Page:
Lest we try to brush off the controversy over blackface photos in college yearbooks as a problem of other academic institutions in more southern latitudes, I asked our librarians to comb through the archives going all the way back to our beginnings in 1965 as a branch campus of the University of Virginia. Sadly, we found two such photos in the 1971 yearbook (if you must see them, you can find them online on pages 5 and 149). The yearbook does not reveal the identity of the happy and festive students proudly wearing the offensive makeup. And that’s probably a good thing. It makes it harder to direct our anger (or embarrassment, or frustration, or pain, or all of the above) towards the individuals in the photos and instead directs our attention towards the more difficult questions concerning the context that made that conduct acceptable then, the forms of discrimination we may be tolerating today, and the role universities should play in moving us forward towards a more inclusive and just society.
I have no desire to condone the behavior of anyone in those photos. But it is obvious that behind every racist photo in a yearbook there were many other contributors: a photographer who thought the moment was worth capturing, editors who didn’t think twice about saving the image for posterity, witnesses who either found the slur amusing or didn’t have the courage to stop it, many other cases that likely went unrecorded, and, self-critically, campus leaders who either saw nothing wrong or preferred not to pay attention. As relieving as it may feel to blame campus racism on the few folks who were foolish enough to let themselves be photographed in the act, I am more concerned about the set of social norms that enabled that behavior and the possibility that some of those norms still linger.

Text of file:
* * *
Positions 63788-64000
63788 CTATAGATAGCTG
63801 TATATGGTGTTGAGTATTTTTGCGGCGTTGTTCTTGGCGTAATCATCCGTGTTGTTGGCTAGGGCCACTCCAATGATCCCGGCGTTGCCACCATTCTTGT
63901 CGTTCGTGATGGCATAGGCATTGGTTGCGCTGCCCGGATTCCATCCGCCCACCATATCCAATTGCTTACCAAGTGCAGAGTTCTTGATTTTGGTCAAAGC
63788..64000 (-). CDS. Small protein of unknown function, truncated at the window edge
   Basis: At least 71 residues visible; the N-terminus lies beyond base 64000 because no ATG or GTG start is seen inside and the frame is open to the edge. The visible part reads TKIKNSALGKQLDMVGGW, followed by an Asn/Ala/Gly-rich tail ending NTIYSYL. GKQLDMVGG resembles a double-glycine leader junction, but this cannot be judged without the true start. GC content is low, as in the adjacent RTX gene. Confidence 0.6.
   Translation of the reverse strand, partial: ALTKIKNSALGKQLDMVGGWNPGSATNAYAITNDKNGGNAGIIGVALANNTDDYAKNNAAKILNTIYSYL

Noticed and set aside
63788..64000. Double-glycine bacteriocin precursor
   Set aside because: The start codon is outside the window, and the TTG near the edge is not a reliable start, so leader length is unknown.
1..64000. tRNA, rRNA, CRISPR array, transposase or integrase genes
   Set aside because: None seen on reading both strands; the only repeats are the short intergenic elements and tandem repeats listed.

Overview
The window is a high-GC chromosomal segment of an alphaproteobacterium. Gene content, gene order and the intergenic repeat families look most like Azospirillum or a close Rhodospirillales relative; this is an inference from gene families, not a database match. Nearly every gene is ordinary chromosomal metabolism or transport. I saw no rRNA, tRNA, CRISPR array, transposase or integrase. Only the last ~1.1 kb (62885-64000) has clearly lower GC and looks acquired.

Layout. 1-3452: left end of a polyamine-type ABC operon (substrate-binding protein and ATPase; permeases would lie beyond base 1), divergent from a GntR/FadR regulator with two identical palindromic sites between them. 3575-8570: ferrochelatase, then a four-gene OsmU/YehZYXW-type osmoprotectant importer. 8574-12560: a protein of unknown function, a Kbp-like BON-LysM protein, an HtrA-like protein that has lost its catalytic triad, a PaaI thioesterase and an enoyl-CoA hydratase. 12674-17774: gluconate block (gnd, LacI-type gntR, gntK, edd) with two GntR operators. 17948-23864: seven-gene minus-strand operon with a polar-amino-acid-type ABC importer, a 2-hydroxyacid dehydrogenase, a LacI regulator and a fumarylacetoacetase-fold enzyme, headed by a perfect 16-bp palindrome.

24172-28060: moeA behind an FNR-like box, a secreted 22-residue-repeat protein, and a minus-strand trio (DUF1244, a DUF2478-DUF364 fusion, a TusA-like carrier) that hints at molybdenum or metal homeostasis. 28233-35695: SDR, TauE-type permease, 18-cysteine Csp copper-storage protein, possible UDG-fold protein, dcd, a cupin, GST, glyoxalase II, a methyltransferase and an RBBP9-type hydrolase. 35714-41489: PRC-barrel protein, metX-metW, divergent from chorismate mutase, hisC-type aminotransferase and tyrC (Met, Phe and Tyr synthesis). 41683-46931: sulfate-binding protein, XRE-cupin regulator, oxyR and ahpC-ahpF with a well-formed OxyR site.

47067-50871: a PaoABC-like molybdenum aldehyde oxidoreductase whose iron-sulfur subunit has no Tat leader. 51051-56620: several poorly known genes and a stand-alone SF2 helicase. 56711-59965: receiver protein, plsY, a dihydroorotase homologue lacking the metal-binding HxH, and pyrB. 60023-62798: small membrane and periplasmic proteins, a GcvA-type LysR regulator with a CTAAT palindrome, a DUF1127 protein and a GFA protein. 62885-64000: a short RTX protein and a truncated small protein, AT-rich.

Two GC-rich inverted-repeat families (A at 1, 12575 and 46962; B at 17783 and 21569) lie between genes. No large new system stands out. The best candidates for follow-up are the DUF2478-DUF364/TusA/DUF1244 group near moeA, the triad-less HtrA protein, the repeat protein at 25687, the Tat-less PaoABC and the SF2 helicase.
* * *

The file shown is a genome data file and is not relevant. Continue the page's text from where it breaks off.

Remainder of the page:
There is evidence that social norms at Mason were changing by the late 1980s. In a 1990 case that ended up in front of a United States District Court Judge, a fraternity was suspended after one of its members wore blackface at a fundraiser event it sponsored in the cafeteria. According to accounts in the New York Times and the Washington Post, a group of students of color were offended by the costume and complained to the dean of students. Campus tensions rose. The fraternity apologized: no harm intended, the fraternity president said, “it was just good fun”. Yet not all students got the joke and tensions kept mounting, leading the school to suspend the fraternity for two years. Unlike their 1970s counterparts, the students of 1990 seemed far less willing to accept bigotry and the administration felt either the pressure or the need to do something.
What made this case a national story, though, was the follow up. The fraternity sued the university on the basis that their freedom of expression rights had been violated. What the students had done, their ACLU attorney argued, was reprehensible, but the university turned the “perpetrators of the offense into First Amendment martyrs” and missed the chance to use the incident as an educational opportunity. The fraternity won the lawsuit.